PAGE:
Free HIV testing aims to create awareness

By Bethany Reinhart

This week marks the beginning of Black History Month, and for the past nine years, National Black HIV/AIDS Awareness Day has been recognized in conjunction with the month-long event.

Columbia’s Office of Multicultural Affairs has numerous events planned throughout February for African American Heritage month, the college’s celebration of Black History Month, including a day of recognition for National Black HIV/AIDS Awareness Day.

On Feb. 4, the Office of African-American Cultural Affairs, in conjunction with the office of Student Health and Support, will acknowledge National Black HIV/AIDS Awareness Day by providing free HIV testing and passing out information about safe sex from 10 a.m. to 2 p.m. at the 1104 Center, 1104 S. Wabash Ave., on the 8th floor.

National Black HIV/AIDS Awareness Day is recognized nationwide on Feb. 7, but because Feb. 7 is a Saturday, Columbia events will be held earlier, while classes are in session and all campus buildings are open, said Kimberly Weatherly, director of African American Cultural Affairs.

“We are going to give out little packages [that will include] statistics [on HIV and other STDs] and condoms,” Weatherly said.

The goal of the day’s events is to encourage students to get tested for HIV and also to promote safe sex, she said.

Columbia’s Office of Student Health and Support began offering free HIV and STD testing to all students on the first Wednesday of every month, said Mark O’Brien, coordinator of Student Relations for the Office of Student Health and Support. This semester is the first time STD testing has been offered alongside HIV testing.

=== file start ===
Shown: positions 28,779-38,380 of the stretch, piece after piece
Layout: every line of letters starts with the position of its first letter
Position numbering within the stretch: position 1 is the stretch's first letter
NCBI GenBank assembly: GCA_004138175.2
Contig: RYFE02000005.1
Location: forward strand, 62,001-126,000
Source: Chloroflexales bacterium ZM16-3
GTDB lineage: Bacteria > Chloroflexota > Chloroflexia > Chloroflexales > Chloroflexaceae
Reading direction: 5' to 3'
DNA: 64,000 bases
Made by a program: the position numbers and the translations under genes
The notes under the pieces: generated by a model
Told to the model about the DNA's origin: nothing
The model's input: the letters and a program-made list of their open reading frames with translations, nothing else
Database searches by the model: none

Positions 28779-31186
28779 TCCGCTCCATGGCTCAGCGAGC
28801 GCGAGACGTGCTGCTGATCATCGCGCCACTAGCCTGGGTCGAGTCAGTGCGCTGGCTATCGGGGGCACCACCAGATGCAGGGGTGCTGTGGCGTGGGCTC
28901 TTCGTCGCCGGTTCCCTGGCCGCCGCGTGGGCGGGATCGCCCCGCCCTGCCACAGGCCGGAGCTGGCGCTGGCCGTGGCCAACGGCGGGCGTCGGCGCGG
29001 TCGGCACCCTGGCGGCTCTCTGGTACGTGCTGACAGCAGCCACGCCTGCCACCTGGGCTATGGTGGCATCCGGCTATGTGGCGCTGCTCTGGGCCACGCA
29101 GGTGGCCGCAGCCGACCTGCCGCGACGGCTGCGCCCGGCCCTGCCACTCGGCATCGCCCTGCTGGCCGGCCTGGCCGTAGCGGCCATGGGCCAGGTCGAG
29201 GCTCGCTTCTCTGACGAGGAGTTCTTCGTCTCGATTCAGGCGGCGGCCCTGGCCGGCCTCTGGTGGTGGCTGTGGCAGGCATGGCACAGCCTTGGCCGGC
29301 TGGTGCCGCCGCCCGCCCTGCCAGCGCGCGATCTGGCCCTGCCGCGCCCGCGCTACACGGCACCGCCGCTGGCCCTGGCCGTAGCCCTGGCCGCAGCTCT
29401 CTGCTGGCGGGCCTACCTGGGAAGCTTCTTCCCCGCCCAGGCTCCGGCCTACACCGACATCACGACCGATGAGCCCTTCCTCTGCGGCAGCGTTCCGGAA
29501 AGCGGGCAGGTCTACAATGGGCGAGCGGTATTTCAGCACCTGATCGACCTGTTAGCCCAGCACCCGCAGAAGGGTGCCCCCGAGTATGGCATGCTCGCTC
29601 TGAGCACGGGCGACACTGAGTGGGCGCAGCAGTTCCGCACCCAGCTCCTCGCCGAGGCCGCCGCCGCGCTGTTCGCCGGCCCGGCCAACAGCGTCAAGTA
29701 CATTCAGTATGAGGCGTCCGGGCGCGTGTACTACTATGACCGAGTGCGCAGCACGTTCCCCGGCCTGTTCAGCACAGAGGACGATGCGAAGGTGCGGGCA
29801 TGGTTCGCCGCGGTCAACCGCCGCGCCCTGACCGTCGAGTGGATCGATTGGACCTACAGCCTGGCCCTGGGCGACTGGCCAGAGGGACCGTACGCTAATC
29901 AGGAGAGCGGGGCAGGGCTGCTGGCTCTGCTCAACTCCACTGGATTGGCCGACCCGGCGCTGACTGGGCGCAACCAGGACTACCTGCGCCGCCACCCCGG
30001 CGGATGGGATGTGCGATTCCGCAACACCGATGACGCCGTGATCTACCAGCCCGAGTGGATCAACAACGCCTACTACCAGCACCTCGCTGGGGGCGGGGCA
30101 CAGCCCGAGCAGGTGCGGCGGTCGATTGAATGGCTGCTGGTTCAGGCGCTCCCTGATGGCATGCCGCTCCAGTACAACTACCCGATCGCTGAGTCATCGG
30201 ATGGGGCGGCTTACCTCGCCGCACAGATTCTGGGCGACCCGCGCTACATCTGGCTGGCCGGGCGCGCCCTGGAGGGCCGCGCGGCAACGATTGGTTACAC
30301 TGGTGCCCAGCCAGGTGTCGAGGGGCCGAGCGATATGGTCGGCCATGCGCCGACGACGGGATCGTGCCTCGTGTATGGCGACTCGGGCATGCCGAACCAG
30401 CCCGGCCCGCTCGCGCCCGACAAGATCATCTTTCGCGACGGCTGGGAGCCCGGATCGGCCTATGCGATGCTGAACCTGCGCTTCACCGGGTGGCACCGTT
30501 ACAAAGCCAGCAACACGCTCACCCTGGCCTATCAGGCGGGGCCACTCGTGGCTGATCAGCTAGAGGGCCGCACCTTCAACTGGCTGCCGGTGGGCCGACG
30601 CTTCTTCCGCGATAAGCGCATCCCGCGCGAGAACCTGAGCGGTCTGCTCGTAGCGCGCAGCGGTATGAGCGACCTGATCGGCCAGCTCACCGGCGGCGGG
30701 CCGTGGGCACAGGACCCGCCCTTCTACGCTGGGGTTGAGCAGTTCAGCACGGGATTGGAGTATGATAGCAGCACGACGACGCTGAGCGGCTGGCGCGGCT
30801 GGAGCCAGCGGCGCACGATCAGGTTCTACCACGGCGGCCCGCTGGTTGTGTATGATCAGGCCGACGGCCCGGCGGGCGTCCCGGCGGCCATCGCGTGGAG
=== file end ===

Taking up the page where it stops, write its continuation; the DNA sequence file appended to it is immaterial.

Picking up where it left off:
O’Brien said the partnership between the Office of Multicultural Affairs and the Office of Student Healthand Support is part of an ongoing effort to “help familiarize the community at Columbia with the services that are offered regularly.”

According to BlackAIDSDay.org, National Black HIV/AIDS Awareness Day was initially started in an attempt to raise awareness about the disease and to promote testing and education within African-American communities.

The Centers for Disease Control and Prevention reports that the number of African-Americans living with HIV or AIDS in the United States is disproportionately high, and National Black HIV/AIDS Awareness Day is a way to help create a dialogue about this health crisis.

The high infection rates are due, in part, to barriers including poverty, negative stigmas about people living with HIV/AIDS and sexually transmitted diseases.

According to the CDC, as of 2005, blacks make up 13 percent of the U.S. population and account for 49 percent of people affected by HIV/AIDS. In contrast, whites account for 31 percent and Hispanics for 18 percent of people living with the disease.

Shaquita Love, a senior performing arts management major, said she thinks promoting Columbia’s free HIV testing program in recognition of National Black HIV/AIDS Awareness Day is a good idea that will hopefully inspire students to get tested.

“It’s good that we have testing available here because a lot of people, especially students, don’t have the resources available to get tested,” she said.

Love said she was tested at Columbia last semester, one of the 185 students to take advantage of the free testing days offered at the 1104 Center, 1104 S. Wabash Ave.

Testing and events for National Black HIV/AIDS Awareness Day will be held at the 1104 Center, 1104 S. Wabash Ave., on the 8th floor, from 10 a.m. to 2 p.m. on Feb. 4.

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